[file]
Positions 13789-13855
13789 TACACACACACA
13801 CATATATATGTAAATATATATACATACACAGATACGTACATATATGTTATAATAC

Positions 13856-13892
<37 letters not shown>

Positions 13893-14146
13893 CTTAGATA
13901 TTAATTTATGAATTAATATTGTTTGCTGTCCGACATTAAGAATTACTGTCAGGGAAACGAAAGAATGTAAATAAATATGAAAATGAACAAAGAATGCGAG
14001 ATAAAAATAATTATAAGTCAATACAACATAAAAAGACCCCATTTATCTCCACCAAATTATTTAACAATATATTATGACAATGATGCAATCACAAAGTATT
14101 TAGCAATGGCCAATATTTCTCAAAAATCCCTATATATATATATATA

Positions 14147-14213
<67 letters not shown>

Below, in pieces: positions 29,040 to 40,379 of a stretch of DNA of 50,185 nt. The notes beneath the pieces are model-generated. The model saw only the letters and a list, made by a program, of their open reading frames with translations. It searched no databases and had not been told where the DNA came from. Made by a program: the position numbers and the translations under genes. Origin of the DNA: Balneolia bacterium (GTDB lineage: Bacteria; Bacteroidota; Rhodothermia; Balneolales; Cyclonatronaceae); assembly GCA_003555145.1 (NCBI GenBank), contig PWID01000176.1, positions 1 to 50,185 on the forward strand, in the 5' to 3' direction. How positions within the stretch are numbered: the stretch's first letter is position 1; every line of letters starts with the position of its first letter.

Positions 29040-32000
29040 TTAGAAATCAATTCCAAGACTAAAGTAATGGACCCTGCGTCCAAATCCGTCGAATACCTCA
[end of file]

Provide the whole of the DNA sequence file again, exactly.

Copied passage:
Positions 13789-13855
13789 TACACACACACA
13801 CATATATATGTAAATATATATACATACACAGATACGTACATATATGTTATAATAC

Positions 13856-13892
<37 letters not shown>

Positions 13893-14146
13893 CTTAGATA
13901 TTAATTTATGAATTAATATTGTTTGCTGTCCGACATTAAGAATTACTGTCAGGGAAACGAAAGAATGTAAATAAATATGAAAATGAACAAAGAATGCGAG
14001 ATAAAAATAATTATAAGTCAATACAACATAAAAAGACCCCATTTATCTCCACCAAATTATTTAACAATATATTATGACAATGATGCAATCACAAAGTATT
14101 TAGCAATGGCCAATATTTCTCAAAAATCCCTATATATATATATATA

Positions 14147-14213
<67 letters not shown>

Below, in pieces: positions 29,040 to 40,379 of a stretch of DNA of 50,185 nt. The notes beneath the pieces are model-generated. The model saw only the letters and a list, made by a program, of their open reading frames with translations. It searched no databases and had not been told where the DNA came from. Made by a program: the position numbers and the translations under genes. Origin of the DNA: Balneolia bacterium (GTDB lineage: Bacteria; Bacteroidota; Rhodothermia; Balneolales; Cyclonatronaceae); assembly GCA_003555145.1 (NCBI GenBank), contig PWID01000176.1, positions 1 to 50,185 on the forward strand, in the 5' to 3' direction. How positions within the stretch are numbered: the stretch's first letter is position 1; every line of letters starts with the position of its first letter.

Positions 29040-32000
29040 TTAGAAATCAATTCCAAGACTAAAGTAATGGACCCTGCGTCCAAATCCGTCGAATACCTCA